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Tim Montgomerie and Matthew D’Ancona have been having an open email exchange on what we can and should learn from Blair. This is Tim’s reply to Matthew’s third and final email:

"Sorry for the delay in replying – I’m on my way to Northern Ireland.  Many people would, of course, say that the peace process was Blair’s greatest achievement.  I’m less sure.  I believe that we could have got to this point without the constant appeasement of Sinn Fein at the expense of the SDLP.  I bow to your superior knowledge of Ulster politics, Matt, but I fear that the Blair government has adopted the same ‘appease the extremists model’ in its relations with Britain’s Islamic communities and has sidelined more moderate Muslim groups.  Thanks btw for your kind words about ConservativeHome’s "lionhearted" position on the war on terror. The Hawk is something of an endangered species in the Conservative Party – not least on ConservativeHome threads – and it’s important we stick together.  I’m holding on to the hope of Liam Fox’s line – hawks live a lot longer than doves!

On crime, I agree with you about the importance of prison. Michael Howard was a very disappointing Tory leader but he was a great Home Secretary and we can all sleep more safely in our beds because of his incarceration policies.  His achievement in four years as Home Secretary is greater than anything Blair did as PM.  But I really don’t see the problem you have with the tough on crime slogan.  It was empty in Blair’s hands but it needn’t be.  I’m very hopeful that David Cameron’s policies on families, social; enterprise and drug rehab will rescue many people from the conveyor belt to crime.  This may not be a new thought but Blair’s encapsulation of the best way of tackling crime did capture the imagination and was crucial to the establishment of the New Labour brand.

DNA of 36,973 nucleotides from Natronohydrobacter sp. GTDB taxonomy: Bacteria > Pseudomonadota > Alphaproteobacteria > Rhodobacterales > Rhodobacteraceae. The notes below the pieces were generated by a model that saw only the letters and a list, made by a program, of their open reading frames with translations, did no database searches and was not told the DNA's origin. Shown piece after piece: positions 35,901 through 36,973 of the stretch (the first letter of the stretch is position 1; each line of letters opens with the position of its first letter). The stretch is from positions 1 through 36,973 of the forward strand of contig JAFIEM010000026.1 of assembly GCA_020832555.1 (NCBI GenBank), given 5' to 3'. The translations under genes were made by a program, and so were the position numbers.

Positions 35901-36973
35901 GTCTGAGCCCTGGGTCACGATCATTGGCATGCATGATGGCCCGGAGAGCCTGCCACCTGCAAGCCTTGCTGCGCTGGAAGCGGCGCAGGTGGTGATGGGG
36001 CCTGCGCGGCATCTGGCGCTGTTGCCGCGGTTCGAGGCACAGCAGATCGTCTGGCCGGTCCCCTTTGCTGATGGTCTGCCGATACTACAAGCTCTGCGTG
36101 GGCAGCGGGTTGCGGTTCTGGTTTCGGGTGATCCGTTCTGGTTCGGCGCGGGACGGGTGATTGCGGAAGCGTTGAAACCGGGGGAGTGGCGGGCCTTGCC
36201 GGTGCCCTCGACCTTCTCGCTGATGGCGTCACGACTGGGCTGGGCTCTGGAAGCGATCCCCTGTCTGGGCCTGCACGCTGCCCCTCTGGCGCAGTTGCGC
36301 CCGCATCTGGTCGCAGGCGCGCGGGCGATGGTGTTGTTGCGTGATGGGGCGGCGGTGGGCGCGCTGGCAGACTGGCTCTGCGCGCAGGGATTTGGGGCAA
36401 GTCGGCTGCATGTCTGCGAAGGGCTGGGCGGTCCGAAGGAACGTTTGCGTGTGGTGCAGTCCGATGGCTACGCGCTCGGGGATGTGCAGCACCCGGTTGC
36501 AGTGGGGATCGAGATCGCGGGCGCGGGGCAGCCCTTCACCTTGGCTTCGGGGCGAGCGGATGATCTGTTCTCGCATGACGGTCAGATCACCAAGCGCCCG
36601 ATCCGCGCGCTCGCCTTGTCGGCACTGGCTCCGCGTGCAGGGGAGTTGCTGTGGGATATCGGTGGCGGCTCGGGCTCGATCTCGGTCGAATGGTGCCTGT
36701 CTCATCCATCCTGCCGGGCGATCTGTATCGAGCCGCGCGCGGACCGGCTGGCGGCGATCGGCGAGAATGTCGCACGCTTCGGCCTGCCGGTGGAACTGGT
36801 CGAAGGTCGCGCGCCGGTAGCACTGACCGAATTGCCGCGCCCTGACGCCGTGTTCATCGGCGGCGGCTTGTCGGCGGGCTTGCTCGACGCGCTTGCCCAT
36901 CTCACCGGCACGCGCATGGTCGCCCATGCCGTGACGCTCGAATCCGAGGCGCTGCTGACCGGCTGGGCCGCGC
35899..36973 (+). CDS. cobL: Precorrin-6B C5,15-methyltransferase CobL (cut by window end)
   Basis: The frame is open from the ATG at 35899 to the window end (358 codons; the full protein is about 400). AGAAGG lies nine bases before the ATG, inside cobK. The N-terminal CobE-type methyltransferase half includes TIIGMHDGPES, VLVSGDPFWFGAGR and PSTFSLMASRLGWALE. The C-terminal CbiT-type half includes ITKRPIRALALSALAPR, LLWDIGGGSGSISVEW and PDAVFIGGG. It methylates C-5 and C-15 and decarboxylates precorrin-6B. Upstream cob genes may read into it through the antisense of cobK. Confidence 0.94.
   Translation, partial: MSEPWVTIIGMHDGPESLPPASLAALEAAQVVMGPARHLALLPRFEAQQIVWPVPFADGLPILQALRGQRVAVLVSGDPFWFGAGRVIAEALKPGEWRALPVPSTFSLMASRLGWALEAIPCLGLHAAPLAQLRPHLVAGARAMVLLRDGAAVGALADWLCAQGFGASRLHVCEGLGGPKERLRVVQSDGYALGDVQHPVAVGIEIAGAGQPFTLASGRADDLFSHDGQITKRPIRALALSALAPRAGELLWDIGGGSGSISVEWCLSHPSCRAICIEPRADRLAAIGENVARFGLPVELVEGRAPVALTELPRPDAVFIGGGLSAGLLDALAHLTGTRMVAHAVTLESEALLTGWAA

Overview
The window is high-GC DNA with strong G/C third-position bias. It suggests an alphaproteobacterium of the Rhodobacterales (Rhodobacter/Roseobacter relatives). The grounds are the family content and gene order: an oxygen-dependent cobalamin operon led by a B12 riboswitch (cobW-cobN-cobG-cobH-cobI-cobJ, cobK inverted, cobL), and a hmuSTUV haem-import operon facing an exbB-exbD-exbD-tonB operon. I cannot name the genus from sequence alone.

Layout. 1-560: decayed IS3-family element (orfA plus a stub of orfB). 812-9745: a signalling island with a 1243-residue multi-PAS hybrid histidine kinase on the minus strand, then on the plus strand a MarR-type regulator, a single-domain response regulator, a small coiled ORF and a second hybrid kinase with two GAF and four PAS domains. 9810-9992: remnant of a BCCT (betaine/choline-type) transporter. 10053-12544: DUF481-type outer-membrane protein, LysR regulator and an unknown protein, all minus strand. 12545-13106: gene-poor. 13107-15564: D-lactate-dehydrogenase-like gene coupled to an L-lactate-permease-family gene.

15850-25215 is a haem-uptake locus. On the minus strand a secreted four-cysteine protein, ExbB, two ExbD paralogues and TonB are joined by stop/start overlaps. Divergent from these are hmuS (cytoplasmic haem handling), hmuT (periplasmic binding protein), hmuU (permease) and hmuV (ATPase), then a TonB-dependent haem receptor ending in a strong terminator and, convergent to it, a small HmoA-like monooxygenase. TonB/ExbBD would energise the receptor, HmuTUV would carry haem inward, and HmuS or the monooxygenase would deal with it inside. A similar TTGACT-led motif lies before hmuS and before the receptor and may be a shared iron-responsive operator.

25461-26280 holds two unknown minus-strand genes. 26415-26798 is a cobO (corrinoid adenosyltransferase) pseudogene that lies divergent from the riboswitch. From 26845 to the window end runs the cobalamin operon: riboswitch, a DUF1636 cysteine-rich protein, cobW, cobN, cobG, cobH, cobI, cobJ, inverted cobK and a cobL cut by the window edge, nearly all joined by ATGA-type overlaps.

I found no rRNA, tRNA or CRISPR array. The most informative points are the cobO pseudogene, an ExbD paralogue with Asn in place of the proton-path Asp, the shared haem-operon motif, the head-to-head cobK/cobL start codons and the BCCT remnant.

Let’s call a truce on tax.  I agree that George Osborne wants to cut taxes and you’re right to warn that voters suspect we want to cut taxes for our rich pals.  The response to that suspicion, however, is to give the lion’s share of tax cuts to poorer people and as tax relief to deprived communities.  If any tax relief promises are eve-of-poll (as with Oliver Letwin’s 2005 pledges) they’re unlikely to be believed and won’t help us energise those hard-pressed taxpaying voters that we might need for victory.

Finally, I didn’t pick up properly on your very first thoughts about internationalism. Blair’s liberal interventionism often made me proud to be British. In Sierra Leone.  In Kosovo.  In increasing UK foreign aid.  Conservatives must never be isolationists.  We must also stay close to our best friends – the USA, Israel, Australia, Canada.  Blair never neglected friendships with those countries.  Neither must Conservatives."

For further reading on Blair’s legacy, the National Review has put together a number of 200 word pieces from British and American commentators.

14 comments for: What can Conservatives learn from Blair? (Part Three)

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